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The problem is that for an AI to learn to handle the chaos of real roads, it has to be exposed to the full range of events that it might encounter. That’s why driverless-car firms have spent the last decade driving millions of miles on streets around the world. A few, like Cruise and Waymo, have begun testing vehicles without human drivers in a handful of quiet urban environments in the US. But progress is still slow. “Why haven’t we seen an expansion of these small pilots? Why aren’t those vehicles everywhere?” asks Urtasun.
Urtasun makes bold claims for the head of a company that not only hasn’t road-tested its tech, but doesn’t even have any vehicles. But by avoiding most of the costs of testing the software on real streets, she hopes to build an AI driver more quickly and cheaply than her competitors, giving the whole industry a much-needed boost.
Waabi is not the first company to develop realistic virtual worlds to test self-driving software. In the last few years, simulation has become a mainstay for driverless-car firms. But the question is whether simulation alone will be enough to help the industry overcome the final technical barriers that have stopped it from becoming a viable proposition. “No one has yet built the Matrix for self-driving cars,” says Jesse Levinson, cofounder and CTO of Zoox, an autonomous-vehicle startup bought by Amazon in 2020.
In fact, nearly all autonomous-vehicle companies now use simulation in some form. It speeds up testing, exposing the AI to a wider range of scenarios than it would see on real roads, and it cuts costs. But most companies combine simulation with real-world testing, typically looping back and forth between real and virtual roads.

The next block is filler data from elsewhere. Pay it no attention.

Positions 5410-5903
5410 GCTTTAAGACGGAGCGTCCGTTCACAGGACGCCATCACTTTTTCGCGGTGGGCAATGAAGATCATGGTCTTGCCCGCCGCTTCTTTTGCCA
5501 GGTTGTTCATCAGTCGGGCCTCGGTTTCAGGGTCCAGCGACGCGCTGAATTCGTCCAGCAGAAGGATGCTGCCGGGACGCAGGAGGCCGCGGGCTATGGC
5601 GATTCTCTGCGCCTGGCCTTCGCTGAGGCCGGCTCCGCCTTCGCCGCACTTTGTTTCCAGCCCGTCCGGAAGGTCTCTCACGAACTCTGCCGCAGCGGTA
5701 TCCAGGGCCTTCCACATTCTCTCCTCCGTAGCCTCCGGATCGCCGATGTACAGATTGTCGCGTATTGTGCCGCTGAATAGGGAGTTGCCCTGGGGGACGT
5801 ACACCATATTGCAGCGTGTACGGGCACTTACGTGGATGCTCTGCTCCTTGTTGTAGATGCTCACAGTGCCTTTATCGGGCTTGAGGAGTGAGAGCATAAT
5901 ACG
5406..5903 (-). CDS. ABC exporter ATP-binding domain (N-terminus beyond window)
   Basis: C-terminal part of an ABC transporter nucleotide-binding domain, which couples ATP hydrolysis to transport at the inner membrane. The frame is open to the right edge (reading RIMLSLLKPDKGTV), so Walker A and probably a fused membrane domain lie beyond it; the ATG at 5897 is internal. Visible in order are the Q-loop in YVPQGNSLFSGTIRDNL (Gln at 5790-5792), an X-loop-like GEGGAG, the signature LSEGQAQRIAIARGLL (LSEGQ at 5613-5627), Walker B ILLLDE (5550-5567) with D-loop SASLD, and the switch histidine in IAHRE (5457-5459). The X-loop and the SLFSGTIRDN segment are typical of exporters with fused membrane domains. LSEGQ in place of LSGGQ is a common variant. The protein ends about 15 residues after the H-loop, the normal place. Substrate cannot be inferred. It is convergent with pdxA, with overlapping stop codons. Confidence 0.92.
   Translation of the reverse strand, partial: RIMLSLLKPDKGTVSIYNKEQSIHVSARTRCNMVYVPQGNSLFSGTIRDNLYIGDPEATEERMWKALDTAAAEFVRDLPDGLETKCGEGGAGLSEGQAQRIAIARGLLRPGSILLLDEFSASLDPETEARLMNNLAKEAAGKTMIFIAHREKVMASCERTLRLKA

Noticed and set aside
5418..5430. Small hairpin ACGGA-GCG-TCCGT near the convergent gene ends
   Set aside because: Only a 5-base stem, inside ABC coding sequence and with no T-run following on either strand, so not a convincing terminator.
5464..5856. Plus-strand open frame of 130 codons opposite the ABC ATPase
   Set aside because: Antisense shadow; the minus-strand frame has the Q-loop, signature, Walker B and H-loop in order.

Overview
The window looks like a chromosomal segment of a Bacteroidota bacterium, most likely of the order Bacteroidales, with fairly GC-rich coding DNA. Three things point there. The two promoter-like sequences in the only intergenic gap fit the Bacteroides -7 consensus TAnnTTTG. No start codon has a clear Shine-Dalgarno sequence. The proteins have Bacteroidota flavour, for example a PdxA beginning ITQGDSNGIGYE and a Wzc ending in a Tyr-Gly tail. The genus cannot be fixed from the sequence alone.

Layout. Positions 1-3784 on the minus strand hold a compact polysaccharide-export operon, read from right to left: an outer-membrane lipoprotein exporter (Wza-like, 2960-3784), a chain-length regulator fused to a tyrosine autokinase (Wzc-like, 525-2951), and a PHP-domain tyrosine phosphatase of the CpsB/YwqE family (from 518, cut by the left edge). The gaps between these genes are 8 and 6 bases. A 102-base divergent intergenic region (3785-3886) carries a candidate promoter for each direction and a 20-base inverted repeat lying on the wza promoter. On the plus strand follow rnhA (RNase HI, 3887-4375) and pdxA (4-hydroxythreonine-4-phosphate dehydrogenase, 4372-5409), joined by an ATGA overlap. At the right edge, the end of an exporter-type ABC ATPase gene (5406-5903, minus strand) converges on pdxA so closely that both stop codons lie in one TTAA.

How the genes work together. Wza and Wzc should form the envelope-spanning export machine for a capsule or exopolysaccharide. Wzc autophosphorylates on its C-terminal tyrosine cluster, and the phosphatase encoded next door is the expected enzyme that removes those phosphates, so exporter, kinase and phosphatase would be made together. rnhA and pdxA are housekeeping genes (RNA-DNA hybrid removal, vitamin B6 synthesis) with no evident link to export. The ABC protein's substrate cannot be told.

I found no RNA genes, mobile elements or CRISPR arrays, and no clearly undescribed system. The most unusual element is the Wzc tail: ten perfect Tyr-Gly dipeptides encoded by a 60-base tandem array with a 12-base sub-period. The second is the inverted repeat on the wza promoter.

Waabi World takes the use of simulation to another level. The world itself is generated and controlled by AI, which acts as both driving instructor and stage manager—identifying the AI driver’s weaknesses and then rearranging the virtual environment to test them. Waabi World teaches multiple AI drivers different abilities at the same time before combining them into a single skill set. It all happens nonstop and without human input, says Urtasun.
Driverless-car companies use simulation to help them test how the neural networks controlling the vehicles handle rare events—a bike courier cutting in front, a truck the color of the sky blocking the way, or a chicken crossing the road—and then tweak them accordingly.
“When you have an event that happens rarely, it takes thousands of road miles to test it properly,” says Sid Gandhi, who works on simulation at Cruise, a company that’s begun testing fully autonomous vehicles on a limited number of roads in San Francisco. That’s because rare—or long-tail—events might happen only one time in a thousand. “As we work on solving the long tail, we’ll rely less and less on real-world testing,” he says.